Today, the Trump administration announced an agreement with the United Arab Emirates that will protect American airline jobs and help enforce U.S. trade deals against unfair foreign business practices. Under the agreement, the UAE will make a series of changes in the way it finances and operates its state-owned enterprises, Emirates and Etihad Airways, including an end to government subsidies.
For the first time ever, the UAE acknowledged that government subsidies harm competition, a significant concession after years of denials.
As part of the agreement, the UAE has committed to applying commercial terms to all transactions and to operating in a transparent manner by using internationally agreed upon accounting and auditing standards, both of which will prevent subsidization. Additionally, the UAE has committed to a freeze on any additional "fifth freedom" passenger flights to the United States, which are flights coming from outside the UAE that carry passengers to the U.S. The agreement will also make sure that Emirates and Etihad Airways pay their share to operate out of their international airports. Until now, improvements to Emirates and Etihad Airways' airport terminals in Abu Dhabi and Dubai have been subsidized by the UAE government.
In January, the Trump administration announced a similar successful agreement to address illegal subsidies from the State of Qatar to its government-owned airline, Qatar Airways.
"Today marks a truly significant moment in a years-long pursuit of a level playing field for Delta and other U.S. carriers," said Delta CEO Ed Bastian. "We thank the Trump administration for addressing the harmful trade violations by the UAE and Qatar and for enforcing U.S trade agreements. We are grateful to our supporters in Congress, our partners throughout the U.S. aviation industry and the tens of thousands of Delta people who made their voices heard in an effort to protect millions of American jobs and end these unfair practices."
Delta Chief Legal Officer Peter Carter added, "For far too long, state-owned airlines in Qatar and the UAE have been able to use illegal government subsidies to compete against U.S. airlines and threaten U.S. jobs. This is a landmark step forward in the enforcement of our Open Skies agreements. We will work with the State Department and other administration officials to ensure these commitments are upheld."
American Airlines Chairman and CEO Doug Parker said: “We commend the Administration for their determination to enforce our trade agreements and stand up for U.S. jobs. Our goal has always been to ensure a level playing field. American Airlines will always compete aggressively, but we believe everyone should play by the same rules. We have the utmost confidence in our 130,000 team members who take great pride in the service American Airlines provides. Today’s actions address the illegal subsidies received by Emirates and Etihad Airways and most importantly help create a level playing for American workers.”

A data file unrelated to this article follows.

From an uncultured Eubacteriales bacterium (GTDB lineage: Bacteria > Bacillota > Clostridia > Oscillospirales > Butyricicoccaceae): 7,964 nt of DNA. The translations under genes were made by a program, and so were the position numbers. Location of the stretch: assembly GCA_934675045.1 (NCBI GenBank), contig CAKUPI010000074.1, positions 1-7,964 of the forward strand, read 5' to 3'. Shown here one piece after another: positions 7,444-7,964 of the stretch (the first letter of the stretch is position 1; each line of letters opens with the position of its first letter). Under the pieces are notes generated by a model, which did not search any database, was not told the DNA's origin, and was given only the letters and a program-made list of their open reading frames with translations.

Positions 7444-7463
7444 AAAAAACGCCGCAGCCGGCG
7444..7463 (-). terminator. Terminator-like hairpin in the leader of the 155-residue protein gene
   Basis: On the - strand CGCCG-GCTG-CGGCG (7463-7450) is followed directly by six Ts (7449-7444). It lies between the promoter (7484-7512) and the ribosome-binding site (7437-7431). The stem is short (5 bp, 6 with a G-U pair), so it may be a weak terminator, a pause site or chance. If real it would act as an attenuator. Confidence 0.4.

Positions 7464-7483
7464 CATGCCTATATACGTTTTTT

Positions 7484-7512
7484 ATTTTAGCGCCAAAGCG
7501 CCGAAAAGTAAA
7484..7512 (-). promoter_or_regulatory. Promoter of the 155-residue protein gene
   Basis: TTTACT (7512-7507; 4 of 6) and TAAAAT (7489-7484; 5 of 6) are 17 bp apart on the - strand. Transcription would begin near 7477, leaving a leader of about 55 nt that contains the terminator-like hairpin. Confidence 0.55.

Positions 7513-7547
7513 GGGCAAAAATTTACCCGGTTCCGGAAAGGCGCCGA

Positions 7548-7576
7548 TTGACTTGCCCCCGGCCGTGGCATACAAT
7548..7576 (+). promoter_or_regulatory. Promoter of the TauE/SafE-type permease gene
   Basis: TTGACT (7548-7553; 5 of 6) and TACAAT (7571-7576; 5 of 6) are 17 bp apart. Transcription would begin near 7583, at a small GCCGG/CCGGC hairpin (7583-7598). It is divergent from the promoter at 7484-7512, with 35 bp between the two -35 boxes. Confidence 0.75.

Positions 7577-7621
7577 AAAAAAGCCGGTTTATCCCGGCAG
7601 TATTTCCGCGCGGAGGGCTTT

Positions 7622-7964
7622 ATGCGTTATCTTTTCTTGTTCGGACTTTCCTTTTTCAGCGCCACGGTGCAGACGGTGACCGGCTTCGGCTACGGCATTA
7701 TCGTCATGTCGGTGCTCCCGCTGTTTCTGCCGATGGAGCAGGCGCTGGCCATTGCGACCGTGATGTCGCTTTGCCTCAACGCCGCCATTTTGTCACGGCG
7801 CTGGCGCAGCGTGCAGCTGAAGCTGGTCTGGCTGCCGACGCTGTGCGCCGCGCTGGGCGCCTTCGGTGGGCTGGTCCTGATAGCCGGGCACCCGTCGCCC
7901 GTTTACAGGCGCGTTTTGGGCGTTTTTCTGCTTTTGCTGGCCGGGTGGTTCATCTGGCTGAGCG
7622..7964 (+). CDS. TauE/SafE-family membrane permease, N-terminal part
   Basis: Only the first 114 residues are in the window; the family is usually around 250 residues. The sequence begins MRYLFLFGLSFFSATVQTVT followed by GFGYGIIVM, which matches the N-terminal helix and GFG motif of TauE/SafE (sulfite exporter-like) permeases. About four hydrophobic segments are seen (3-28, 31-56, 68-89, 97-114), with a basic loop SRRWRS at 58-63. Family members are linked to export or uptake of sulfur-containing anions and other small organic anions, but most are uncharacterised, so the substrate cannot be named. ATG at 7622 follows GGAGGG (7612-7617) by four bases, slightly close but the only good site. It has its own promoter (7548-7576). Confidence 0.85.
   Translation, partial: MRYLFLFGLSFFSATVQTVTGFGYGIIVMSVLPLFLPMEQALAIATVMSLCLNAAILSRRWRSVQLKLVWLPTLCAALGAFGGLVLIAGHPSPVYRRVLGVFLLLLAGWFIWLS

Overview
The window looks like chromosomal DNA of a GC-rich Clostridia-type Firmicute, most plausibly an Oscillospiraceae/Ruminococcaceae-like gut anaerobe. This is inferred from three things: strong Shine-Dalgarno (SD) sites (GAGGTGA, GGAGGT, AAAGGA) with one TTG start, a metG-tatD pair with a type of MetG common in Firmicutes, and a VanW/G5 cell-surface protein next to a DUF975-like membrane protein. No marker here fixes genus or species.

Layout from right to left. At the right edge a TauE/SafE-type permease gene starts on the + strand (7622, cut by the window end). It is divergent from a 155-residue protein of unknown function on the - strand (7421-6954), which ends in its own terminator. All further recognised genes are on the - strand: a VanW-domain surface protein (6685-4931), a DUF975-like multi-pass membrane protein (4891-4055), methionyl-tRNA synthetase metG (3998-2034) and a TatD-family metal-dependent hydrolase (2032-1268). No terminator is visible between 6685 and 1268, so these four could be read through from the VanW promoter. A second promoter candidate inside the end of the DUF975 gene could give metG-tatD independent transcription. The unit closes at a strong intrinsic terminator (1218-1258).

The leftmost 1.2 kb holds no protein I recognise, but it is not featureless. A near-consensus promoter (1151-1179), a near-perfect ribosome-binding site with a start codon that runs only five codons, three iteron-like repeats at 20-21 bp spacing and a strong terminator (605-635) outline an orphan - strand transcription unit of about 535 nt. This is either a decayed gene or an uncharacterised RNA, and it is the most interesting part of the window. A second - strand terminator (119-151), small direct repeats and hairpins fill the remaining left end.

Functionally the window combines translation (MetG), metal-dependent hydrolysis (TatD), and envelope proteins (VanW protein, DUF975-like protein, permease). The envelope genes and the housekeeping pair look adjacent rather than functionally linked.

“From the beginning, we’ve sought to level the playing field for America’s aviation industry and the millions of jobs it supports, as well as foster competition that, ultimately, benefits the American public,” said Oscar Munoz, CEO of United Airlines. “This development signals an important step in that direction and we applaud the administration for its efforts. United Airlines will continue to work as a constructive partner in advancing a competitive environment where American aviation can thrive and consumers win.”
“The UAE’s pledge as reported by the U.S. government would represent a promising development,” said Captain Tim Canoll, President of the Air Line Pilots Association. “However, the UAE’s actions will serve as the true test of its commitment to fair competition. ALPA will closely watch how the UAE delivers on its pledge to the U.S. government.”
The Partnership for Open and Fair Skies, which Delta belongs to, intends to work closely with the Trump administration to ensure both the UAE and Qatar abide by the terms of the agreements, and that fair competition is successfully restored to the global aviation marketplace.
The agreement was announced today at a U.S. State Department event with Secretary of State Mike Pompeo and UAE Foreign Minister Sheikh Abdullah bin Zayed Al Nahyan. The Partnership for Open & Fair Skies has documented more than $25 billion in subsidies that the UAE government has provided to its state-owned airlines, violating Open Skies, violating the Open Skies agreement with the United States. The Partnership has also documented over $25 billion from Qatar to its airline, Qatar Airways. The United States has more than 120 Open Skies agreements with nations around the world, all designed to promote open and fair air travel free of government interference.
Photo caption: Delta employees lobbied members of Congress and staffers as part of the Our Future. Our Fight campaign last year.